1936505010.00%0.00%
19401135420.37%10.37%5.56%5.56%
195016107022.86%2.49%14.29%8.73%
196027147336.99%14.13%19.18%4.89%
197032248040.00%3.01%30.00%10.82%
198042299345.16%5.16%31.18%1.18%
1990553311647.41%2.25%28.45%-2.73%
2000693914447.92%0.50%27.08%-1.36%
2004753915349.02%1.10%25.49%-1.59%

You'll notice that the growth for both the vets and the writers slowed after 1980. However, while the writers continued to grow the inductee percentage slightly (1-2% per decade), the vets percentage started to shrink.

I submit that around 1980 the Veterans' Committee had served its purpose and could have been retired given that the saturation point had been reached. At the same time, the writers reached some sort of stasis as to what they felt was a Hall-worthy player and have voted accordingly since. The only problem is that the standard that the writers came to was not actually reflective of the Hall membership at the time. So that's why the writers are not terribly impressed with Bert Blyleven and Andre Dawson, even though one could make a very strong argument for their embodying the average Hall of Famer (Dawson, 340 WS, and Blyleven, 339, rank 100th and 101st all-time and their numbers in Bill James' Hall of Fame tests are about average for a HoFer). Gary Carter (337 WS) had to languish for years before being allowed into the hallowed Hall. Ryne Sandberg (346 WS) still awaits induction. There have been a spate of players since the Eighties who have been over 300 Win Shares and yet not gotten much support (e.g., Lou Whitaker, Bobby Grich, Darrell and Dwight Evans, and Dave Parker).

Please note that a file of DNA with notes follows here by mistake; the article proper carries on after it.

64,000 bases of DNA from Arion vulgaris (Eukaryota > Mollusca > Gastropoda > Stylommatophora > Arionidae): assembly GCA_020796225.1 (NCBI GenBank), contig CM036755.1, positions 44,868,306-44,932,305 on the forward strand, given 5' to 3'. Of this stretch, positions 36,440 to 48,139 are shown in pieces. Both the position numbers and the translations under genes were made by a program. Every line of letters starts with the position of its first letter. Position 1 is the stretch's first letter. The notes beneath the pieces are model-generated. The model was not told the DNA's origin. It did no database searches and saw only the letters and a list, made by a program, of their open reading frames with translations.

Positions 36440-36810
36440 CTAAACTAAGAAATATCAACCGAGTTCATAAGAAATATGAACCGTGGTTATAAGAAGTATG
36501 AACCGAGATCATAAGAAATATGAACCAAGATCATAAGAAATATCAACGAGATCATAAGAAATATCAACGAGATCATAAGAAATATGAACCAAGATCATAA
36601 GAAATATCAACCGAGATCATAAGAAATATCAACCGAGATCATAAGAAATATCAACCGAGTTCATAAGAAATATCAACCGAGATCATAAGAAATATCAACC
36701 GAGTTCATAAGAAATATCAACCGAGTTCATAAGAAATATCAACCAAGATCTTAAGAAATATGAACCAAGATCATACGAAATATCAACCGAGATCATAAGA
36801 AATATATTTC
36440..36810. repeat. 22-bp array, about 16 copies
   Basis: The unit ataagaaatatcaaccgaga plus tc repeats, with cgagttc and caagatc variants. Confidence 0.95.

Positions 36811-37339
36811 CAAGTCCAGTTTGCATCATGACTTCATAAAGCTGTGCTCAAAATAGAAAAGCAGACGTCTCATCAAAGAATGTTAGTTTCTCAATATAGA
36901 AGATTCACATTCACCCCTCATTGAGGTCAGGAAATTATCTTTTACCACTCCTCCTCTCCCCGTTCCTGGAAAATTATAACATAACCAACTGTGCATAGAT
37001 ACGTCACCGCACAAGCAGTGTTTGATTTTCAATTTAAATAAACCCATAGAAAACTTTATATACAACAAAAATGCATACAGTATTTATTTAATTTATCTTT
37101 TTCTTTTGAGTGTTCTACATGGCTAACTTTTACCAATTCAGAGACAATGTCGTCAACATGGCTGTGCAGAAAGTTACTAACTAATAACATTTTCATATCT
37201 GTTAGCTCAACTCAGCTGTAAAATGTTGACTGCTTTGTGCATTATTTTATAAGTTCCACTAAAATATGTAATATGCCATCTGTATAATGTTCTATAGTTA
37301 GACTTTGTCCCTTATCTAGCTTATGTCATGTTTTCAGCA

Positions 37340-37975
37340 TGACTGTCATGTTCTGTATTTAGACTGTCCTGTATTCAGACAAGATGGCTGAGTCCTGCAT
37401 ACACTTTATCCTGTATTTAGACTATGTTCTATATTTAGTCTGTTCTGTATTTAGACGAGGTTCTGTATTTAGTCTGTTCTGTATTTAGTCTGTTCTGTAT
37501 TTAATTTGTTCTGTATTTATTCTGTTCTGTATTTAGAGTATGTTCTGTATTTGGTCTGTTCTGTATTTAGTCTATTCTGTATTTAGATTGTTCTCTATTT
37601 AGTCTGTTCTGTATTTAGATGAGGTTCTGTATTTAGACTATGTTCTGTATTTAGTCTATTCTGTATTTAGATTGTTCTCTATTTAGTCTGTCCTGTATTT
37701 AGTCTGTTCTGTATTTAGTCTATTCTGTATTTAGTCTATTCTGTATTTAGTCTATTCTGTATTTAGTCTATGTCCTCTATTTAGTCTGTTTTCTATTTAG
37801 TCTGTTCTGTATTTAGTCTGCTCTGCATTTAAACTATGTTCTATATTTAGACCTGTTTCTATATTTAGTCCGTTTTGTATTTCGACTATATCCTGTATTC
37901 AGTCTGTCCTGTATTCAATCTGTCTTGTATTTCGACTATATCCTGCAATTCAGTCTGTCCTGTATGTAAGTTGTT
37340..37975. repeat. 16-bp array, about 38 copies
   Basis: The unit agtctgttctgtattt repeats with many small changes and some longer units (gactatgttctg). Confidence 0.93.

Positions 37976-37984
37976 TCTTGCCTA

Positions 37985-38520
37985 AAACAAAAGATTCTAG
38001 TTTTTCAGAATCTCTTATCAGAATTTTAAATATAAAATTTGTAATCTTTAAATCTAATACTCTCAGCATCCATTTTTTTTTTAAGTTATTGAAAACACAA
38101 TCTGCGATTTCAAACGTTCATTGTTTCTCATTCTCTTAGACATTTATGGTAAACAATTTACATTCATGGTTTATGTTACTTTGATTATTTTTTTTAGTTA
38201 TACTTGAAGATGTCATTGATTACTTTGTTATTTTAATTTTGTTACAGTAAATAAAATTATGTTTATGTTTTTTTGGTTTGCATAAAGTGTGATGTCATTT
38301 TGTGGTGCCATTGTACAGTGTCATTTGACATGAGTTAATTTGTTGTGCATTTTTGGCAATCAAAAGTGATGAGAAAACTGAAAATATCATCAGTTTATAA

So what we have are two sets of "standards", the writers and the veterans, and the writers don't seem willing to acknowledge the vets'. Given that the players involved (i.e., from the Sixties, Seventies, and Eighties) have lost a bit of luster in the last decade following the offensive glut since 1993, worthy players are getting overlooked. Whereas in the past the veterans would clean up after writers (while inducting a flotilla of their old buddies), the vets have failed to pick up the slack. This wouldn't be a problem had the writers adopted a broader view of what a Hall of Famer is based more on the membership of the Hall rather than their own opinions, but they didn't.